It is obvious that these are not, in the main, neutral descriptions. Much traditional scholarship, sometimes with barely sup- pressed disdain, has regarded Eusebius as one who risked his orthodoxy and perhaps his character because of his zeal for the Constantinian establishment. Scholars have often observed, for example, that his literary works in defense of the new order depict Constantine and his reign in eschatological terms that rival and even supplant the Incarnation and Parousia in salvation history.

    To be sure, this assessment relies on abundant documentation: in the Life of Constantine and in the Tricennial Oration, delivered on the thirtieth anniversary of Constantine's reign, as well as in other books, Eusebius gave an enthusiastic Christian endorsement

    . Religion and Politics in the Writings of Eusebius:
    Reassessing the First "Court Theologian"

    --- MICHAEL J. HOLLERICH
    Assistant professor of religious studies
    in Santa Clara University, Santa Clara, California.


"Dear Old Eusebius"

He wrote in the early fourth century a thesis in the field of ancient history.
The thesis concerned the rise of the nation of the Christians and the Universal Christian Church.
These claimed Eusebius, were the followers of Jesus Christ and the Twelve Apostolic Boneheads,

For his literary thesis he was paid in gold by the Emperor Constantine.
But his thesis was never peer reviewed.

It could be complete bullshit.
"It is, I think, expedient to set forth to all mankind the reasons by which I was convinced that
the fabrication of the Christians is a fiction of men composed by wickedness. "

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Re: Historical Jesus

#42206  Postby proudfootz » Apr 14, 2017 8:39 pm

Interesting series from Vridar about claims that GLuke rewrote GMatthew from a Pauline perspective:

http://vridar.org/2017/04/12/the-gospel ... rts-study/

This is based on studies from the 19th century, calling into question the notion that doubts about the 'gospel accounts' is merely a current fad among New Atheists.
"Truth is stranger than fiction, but it is because Fiction is obliged to stick to possibilities; Truth isn't." - Mark Twain
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Re: Historical Jesus

#42207  Postby duvduv » Apr 16, 2017 3:50 pm

Does one have to be an atheist to question the origins of the books of the NT? Of course there is no evidence that a Luke or a GLuke etc. ever even existed in the 1st or even 2nd century. But the new regime of Constantine did have the means, motive and opportunity to create the new religion.
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Re: Historical Jesus

#42208  Postby dejuror » Apr 16, 2017 5:55 pm

duvduv wrote:Does one have to be an atheist to question the origins of the books of the NT? Of course there is no evidence that a Luke or a GLuke etc. ever even existed in the 1st or even 2nd century. But the new regime of Constantine did have the means, motive and opportunity to create the new religion.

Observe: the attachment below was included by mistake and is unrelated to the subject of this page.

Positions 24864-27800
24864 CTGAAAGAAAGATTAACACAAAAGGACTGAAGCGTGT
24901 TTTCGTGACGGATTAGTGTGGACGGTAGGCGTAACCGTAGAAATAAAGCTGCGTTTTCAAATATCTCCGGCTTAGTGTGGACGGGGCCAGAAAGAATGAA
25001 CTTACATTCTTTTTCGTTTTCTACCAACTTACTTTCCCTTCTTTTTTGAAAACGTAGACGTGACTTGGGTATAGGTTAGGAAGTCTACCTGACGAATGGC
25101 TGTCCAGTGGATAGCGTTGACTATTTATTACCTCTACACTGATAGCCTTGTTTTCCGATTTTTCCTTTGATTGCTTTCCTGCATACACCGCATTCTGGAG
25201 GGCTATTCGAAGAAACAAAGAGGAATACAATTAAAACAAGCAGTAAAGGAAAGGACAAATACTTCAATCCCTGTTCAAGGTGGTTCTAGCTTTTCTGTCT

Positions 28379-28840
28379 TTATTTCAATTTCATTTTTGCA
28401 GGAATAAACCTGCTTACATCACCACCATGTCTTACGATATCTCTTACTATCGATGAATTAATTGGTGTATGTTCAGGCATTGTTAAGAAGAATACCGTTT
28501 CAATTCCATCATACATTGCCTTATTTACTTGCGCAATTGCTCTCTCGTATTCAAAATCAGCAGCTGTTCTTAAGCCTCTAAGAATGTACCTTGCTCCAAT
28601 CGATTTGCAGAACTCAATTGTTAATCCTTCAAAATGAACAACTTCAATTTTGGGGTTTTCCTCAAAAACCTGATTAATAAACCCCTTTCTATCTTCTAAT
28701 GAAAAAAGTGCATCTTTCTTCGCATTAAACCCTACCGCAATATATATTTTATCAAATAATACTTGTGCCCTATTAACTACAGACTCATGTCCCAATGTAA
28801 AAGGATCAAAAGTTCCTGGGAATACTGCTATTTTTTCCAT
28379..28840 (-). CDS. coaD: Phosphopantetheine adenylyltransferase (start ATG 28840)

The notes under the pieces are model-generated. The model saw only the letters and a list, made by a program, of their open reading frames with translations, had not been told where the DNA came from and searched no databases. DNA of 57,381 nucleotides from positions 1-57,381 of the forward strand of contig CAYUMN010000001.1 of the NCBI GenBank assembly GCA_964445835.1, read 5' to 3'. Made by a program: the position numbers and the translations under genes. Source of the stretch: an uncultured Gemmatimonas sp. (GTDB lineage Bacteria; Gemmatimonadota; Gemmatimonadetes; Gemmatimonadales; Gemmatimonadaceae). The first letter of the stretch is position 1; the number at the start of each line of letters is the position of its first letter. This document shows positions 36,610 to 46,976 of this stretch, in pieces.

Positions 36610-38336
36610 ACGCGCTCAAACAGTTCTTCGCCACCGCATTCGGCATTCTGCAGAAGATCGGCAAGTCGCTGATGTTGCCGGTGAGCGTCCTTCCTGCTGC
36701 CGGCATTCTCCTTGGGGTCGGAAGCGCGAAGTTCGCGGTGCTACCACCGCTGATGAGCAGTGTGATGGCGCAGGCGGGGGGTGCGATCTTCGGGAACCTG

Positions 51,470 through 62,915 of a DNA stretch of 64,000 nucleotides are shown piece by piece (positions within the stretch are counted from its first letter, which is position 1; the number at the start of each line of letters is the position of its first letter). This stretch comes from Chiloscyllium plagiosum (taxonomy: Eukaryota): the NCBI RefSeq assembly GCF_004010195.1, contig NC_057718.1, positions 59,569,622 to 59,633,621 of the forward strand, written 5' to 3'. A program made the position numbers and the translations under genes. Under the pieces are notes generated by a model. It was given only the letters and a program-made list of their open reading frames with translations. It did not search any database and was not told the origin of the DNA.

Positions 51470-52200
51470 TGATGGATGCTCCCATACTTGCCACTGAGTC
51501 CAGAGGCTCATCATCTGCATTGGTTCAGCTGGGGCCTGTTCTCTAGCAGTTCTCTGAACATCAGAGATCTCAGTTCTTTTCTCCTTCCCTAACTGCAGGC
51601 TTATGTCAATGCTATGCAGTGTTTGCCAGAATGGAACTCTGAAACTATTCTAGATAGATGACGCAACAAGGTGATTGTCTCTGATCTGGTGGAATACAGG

Manuscripts of gLuke [Papyri 4 and Papyri 75] are dated by Paleography to the late 2nd to early 3rd century.

https://en.wikipedia.org/wiki/List_of_New_Testament_papyri#List_of_all_registered_New_Testament_papyri

The abundance of evidence show that stories of Jesus were already written at least a hundred years before the Roman Catholic Religion which was initiated in the 4th century.
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Re: Historical Jesus

#42209  Postby Leucius Charinus » Apr 17, 2017 6:25 am

dejuror wrote:
duvduv wrote:Does one have to be an atheist to question the origins of the books of the NT? Of course there is no evidence that a Luke or a GLuke etc. ever even existed in the 1st or even 2nd century. But the new regime of Constantine did have the means, motive and opportunity to create the new religion.


Manuscripts of gLuke [Papyri 4 and Papyri 75] are dated by Paleography to the late 2nd to early 3rd century.

https://en.wikipedia.org/wiki/List_of_New_Testament_papyri#List_of_all_registered_New_Testament_papyri

The abundance of evidence show that stories of Jesus were already written at least a hundred years before the Roman Catholic Religion which was initiated in the 4th century.


The papyri evidence derives from about a dozen or more rubbish dumps surrounding the city of Oxyrhynchus, a city which went a massive population explosion of "monks" in the mid 4th century.

    OXYRHYNCHUS
    Historia Monachorum


    "The city is so full of monasteries
    that the very walls resounded
    with the voices of monks.
    Other monasteries encircled it outside,
    so that the outer city forms
    another town alongside the inner.
    Monks outnumbered the secular citizens.

In the mid 4th century we may naturally expect that these "monks" were practicing writing bits and pieces out of the Greek New Testament Bible and throwing stuff on to the mid 4th century rubbish dumps. We may also naturally expect that with such a large amount of "monks" (male and female) practicing writing the NT Bible there would be a great variety of handwriting styles and skills, and that at least some of them would be archaic.

It follows that manuscripts of the NT dated by Paleography to the 2nd & 3rd centuries may in fact be manuscripts written upon in the 4th century at which time the NT Bible became the source of inspiration for the entire Roman empire. Palaeography is not as accurate a dating methodology as has sometimes been advertised, as recent articles have argued. For example: